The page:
Letter to our friends
Living wide awake
It has been six months since I last wrote to you. The days, the weeks and the months have slipped by, taking with them a daily life about which there is little to say. Aside from the ordinary and daily practice of our monastic life, we have been wrapped up in the young brothers whom we must form, encourage and support. Because of printing delays, when you read these lines, it will have been a whole month since I wrote this text. France is recovering from the emotion caused by the iniquitous attacks. Once the surprise had passed, there was no lack of Christian voices, sensibly expressing themselves. What do the monks think about all this? At Sept-Fons (where I have not been since the diaconal ordination of Brother Daniel last August), as at Novy Dvur, we try to understand and to react. As with any drama, some would be tempted to say, “It’s not that serious!” and others, “It’s not true!” The temptation is either to entertain a carefree attitude or else to give in to fear. The past century saw us fall into one or the other of these traps.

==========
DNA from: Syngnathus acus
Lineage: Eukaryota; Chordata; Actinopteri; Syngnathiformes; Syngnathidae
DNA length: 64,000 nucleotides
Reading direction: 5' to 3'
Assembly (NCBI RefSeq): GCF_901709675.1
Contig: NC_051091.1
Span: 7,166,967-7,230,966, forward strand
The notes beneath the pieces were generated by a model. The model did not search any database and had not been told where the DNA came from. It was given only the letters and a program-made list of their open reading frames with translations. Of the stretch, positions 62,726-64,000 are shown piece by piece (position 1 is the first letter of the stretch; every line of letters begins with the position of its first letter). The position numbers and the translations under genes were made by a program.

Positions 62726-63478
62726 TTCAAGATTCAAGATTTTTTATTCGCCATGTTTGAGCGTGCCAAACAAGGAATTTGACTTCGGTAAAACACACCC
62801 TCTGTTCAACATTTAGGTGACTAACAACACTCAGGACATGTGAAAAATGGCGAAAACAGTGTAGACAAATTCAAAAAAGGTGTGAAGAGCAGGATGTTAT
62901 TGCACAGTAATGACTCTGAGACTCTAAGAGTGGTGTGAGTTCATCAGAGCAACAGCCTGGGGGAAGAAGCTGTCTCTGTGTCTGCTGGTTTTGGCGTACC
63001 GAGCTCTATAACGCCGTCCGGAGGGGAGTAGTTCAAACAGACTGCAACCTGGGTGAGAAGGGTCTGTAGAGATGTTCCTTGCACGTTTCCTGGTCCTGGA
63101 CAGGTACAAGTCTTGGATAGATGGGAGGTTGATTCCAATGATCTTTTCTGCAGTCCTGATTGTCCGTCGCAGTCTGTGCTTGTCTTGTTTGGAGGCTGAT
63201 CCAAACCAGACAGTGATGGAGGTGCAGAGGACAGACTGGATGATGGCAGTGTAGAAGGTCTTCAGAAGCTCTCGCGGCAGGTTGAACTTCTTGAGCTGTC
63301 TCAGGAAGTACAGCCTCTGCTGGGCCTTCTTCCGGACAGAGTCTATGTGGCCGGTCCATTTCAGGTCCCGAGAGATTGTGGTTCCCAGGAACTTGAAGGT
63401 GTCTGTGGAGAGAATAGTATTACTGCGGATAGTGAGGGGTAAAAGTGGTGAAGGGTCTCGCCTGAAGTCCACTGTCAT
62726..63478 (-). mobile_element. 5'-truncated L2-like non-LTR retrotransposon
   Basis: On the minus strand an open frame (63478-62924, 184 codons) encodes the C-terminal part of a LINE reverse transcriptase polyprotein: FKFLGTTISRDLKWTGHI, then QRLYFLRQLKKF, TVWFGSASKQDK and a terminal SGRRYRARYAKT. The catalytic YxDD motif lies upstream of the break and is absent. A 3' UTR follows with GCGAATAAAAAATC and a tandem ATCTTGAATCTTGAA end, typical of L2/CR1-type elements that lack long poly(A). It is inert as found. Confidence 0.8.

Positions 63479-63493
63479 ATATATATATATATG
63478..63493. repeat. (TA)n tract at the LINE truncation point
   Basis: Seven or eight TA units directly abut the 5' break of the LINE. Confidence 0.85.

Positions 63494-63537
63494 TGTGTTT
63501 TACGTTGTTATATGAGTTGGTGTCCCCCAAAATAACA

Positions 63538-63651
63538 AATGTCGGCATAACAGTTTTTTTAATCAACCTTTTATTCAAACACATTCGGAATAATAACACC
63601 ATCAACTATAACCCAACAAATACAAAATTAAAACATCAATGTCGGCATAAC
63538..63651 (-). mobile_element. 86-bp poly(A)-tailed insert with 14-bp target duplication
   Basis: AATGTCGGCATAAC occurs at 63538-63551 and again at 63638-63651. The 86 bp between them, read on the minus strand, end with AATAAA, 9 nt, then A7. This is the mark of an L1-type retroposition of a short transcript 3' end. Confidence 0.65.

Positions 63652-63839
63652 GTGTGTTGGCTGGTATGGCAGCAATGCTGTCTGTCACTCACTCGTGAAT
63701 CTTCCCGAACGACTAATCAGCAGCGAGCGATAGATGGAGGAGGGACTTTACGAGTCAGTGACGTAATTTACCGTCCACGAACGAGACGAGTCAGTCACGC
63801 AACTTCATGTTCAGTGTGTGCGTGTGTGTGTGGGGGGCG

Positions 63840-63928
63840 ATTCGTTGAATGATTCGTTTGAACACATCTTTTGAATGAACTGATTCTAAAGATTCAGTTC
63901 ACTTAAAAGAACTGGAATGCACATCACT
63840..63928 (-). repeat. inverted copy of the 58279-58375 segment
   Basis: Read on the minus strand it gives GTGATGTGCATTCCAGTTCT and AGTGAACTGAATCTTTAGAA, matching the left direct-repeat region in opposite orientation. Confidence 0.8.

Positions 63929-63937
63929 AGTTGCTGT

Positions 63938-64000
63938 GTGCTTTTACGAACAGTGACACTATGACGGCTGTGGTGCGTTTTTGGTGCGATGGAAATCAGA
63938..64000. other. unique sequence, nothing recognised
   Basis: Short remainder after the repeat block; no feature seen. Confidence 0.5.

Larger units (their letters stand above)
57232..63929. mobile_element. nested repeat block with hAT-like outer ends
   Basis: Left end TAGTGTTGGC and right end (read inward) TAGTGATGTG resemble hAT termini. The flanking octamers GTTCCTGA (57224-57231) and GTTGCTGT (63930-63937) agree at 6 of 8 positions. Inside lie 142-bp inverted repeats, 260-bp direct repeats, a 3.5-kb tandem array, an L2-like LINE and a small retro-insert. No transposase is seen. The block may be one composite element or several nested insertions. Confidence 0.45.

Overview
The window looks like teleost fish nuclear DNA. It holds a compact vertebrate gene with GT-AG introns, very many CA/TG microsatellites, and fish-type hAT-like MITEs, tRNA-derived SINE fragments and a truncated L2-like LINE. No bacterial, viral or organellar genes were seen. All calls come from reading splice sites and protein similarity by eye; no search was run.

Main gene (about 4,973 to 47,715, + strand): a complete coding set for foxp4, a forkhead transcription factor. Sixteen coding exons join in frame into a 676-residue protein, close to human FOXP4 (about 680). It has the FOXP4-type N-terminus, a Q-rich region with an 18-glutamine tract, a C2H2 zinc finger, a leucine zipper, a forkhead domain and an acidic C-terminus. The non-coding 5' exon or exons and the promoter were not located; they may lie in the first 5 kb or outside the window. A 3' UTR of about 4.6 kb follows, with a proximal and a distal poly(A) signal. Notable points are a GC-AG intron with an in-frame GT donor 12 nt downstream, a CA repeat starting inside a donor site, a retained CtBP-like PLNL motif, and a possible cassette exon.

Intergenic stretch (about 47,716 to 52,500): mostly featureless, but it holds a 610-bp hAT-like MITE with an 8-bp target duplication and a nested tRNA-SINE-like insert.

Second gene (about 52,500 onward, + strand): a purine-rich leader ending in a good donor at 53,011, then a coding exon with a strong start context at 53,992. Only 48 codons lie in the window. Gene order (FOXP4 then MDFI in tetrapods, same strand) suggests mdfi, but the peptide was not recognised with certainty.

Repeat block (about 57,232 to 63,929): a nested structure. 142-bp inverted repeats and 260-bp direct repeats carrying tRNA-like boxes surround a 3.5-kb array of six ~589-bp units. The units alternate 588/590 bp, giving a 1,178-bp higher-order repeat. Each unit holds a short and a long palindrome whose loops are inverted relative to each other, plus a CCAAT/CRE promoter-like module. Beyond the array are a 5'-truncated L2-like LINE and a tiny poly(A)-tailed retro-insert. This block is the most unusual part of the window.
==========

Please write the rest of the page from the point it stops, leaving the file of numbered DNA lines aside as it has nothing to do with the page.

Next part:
We know that the real solution is neither here nor there. Saint Benedict, who lived during the time of the barbarian invasion of Rome, does not mention these troubles in the Rule. While of course interested in the surrounding reality, this reserved attitude inclines a monk to not immerse himself in waters that are foreign to the monastic life. However – and this is not contradictory – a certain conviction runs throughout the Rule: to act on those superior realities that seem inaccessible, the best way is to put into play humble, daily personal attitudes that are rooted in concrete reality. Saint Benedict had the conviction that everything makes sense, that no fruitful spiritual attitude may be established on the foundation of deformed behaviour (“curves,” to borrow one of Saint Bernard’s words), be it a question of moral life, of psychological balance, of social justice – in other words, of attention to others. Unless one is a well-known personality of political or religious importance, or the head of a command, a person has no other means of acting for the good of those closest to him than his own personal means, in the milieu where he lives, exercising an influence that could qualify as microcosmic. Yet to think that this mode of action is inefficient would be a grave error. The dissidents of totalitarian regimes have proved it. As for the monk, he agrees to turn his back on ordinary methods, believing that his whole life, and not just his prayer, has a supernatural efficiency. Without that conviction, would he speak of “intercession,” of that hidden fruitfulness that he exercises on his contemporaries? We have a responsibility to exercise – simply because we adhere to them – true principles, and to live in coherency with them. This effort can be costly, and often gives rise to lively contradictions. Even if the scope of that responsibility seems limited, these limits do not reduce its influence. Other “dissidents” have resisted and continue to resist the effects of the social crisis and its consequences on the religious life of the Christian West. Whoever knows how to see and analyse the real issues – even if only for the sole purpose of straightening things out for himself – acts as a lever on the destiny of others who are less capable of reacting. That these righteous testimonies may be heard, or may remain silent, takes away none of their efficiency.